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The Alzheimer's Roadblock

“There was a story inside me that demanded to be written.  I didn’t want to write it, but it wouldn’t let me write anything else until I did”.  That was a response from an author when asked about the subject of her new book, which was quite different from her usual genre.  I no longer recall who the author was or what the book was about but the response stuck with me.

Ideas churn in my mind but when I try to let them out, the pathways are blocked.  I struggle through one or two paragraphs and then come to a grinding halt; totally stymied.  A topic floats to the surface but I push it back down.  I’m not going to write about that; it’s too personal; I might hurt someone’s feelings; I might embarrass my family.  Instead, I turn away from my keyboard.  I try less and less often because the same thing happens.  I start to write and run into a roadblock.  I try to go around it but there are no breaks in the barrier.  Then I agreed to write a review for one friend and a testimonial for another, thinking that it would be easy since I wasn’t really writing for myself.  Wrong.  This time I couldn’t just give up so I persevered and managed to complete them even though it took me a week to finish a few paragraphs and I wasn’t really satisfied with the end product (apologies to Kristine and Dawn).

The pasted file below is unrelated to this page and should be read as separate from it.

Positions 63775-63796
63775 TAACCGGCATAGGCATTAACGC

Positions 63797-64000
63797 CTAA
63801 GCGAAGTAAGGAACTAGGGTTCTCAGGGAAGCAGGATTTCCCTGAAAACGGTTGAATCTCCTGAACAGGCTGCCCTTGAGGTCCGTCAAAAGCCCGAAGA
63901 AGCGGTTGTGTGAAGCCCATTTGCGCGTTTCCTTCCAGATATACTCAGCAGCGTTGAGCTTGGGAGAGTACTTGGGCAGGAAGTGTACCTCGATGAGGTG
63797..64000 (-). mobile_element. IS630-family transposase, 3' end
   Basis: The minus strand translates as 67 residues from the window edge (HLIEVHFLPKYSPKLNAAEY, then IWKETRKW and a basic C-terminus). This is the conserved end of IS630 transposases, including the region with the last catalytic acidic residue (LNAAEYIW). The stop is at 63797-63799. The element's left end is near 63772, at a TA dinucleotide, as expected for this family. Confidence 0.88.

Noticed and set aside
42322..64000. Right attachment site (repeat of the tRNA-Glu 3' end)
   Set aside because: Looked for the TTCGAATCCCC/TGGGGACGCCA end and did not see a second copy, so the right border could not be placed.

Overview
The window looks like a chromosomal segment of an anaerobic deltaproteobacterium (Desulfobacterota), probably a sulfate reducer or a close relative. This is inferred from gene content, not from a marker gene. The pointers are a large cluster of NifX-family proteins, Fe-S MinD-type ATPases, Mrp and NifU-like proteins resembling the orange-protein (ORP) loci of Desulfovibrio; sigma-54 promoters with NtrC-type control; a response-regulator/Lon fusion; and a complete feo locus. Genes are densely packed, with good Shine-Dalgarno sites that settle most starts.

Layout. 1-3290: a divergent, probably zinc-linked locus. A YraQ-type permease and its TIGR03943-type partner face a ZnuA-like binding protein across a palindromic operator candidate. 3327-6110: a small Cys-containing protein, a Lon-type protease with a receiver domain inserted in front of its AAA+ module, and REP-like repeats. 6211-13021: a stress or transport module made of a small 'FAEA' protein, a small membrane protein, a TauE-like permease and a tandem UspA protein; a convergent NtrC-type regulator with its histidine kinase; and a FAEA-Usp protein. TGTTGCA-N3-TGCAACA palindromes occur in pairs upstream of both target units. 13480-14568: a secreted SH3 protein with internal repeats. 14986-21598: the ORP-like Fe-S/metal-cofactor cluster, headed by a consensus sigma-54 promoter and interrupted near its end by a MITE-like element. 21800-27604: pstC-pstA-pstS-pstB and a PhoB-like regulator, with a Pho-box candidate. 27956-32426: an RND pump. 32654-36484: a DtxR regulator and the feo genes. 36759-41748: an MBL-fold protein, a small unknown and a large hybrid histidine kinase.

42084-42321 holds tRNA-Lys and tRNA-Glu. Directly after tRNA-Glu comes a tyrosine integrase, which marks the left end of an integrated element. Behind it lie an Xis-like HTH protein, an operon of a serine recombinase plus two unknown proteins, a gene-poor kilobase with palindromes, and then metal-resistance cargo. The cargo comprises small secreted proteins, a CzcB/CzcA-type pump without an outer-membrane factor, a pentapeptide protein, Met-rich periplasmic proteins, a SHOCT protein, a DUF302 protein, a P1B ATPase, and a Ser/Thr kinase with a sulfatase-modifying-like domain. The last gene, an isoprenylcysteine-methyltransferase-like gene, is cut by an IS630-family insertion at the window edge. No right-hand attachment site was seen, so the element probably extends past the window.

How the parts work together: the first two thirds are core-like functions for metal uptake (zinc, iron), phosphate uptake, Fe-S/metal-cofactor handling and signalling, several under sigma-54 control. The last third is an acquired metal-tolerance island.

Then there are the queries from friends about why I have stopped writing [I’m always amazed to find that people read what I write] and others who have said “you should write about that [whatever topic was under discussion], you do it so well”.  In both cases I would mumble something about being really busy and work being crazy and change the subject.

It’s been four weeks since I wrote the above and on the cusp of the New Year I’ve decided that yes I need to let this story out.  I’m in limbo, and it’s a bad place to be; neither moving forward nor backward; stasis, stagnation, death.

In January 2013 my mother was diagnosed with Alzheimer’s.  It wasn’t a surprise given the symptoms that my sister and I had observed over the past two and half years; increasing in frequency and severity. On the other hand, we kept looking for other reasons because there was no family history of dementia or Alzheimer’s.  My maternal grandmother had lived to 101 ½ without anything other than normal forgetfulness.  My maternal grandfather died in an accident but he had 1 sister and 3 brothers that lived into their late 90s without mental degeneration.  But after a couple incidences during Christmas 2012, we could no longer ignore the obvious.  Nor could we allow my mother and step-father to ignore what was going on.  A visit to a specialist confirmed the diagnosis.  A battery of cognitive tests came back and we learned where she sat on the degenerative continuum; much further than we had anticipated.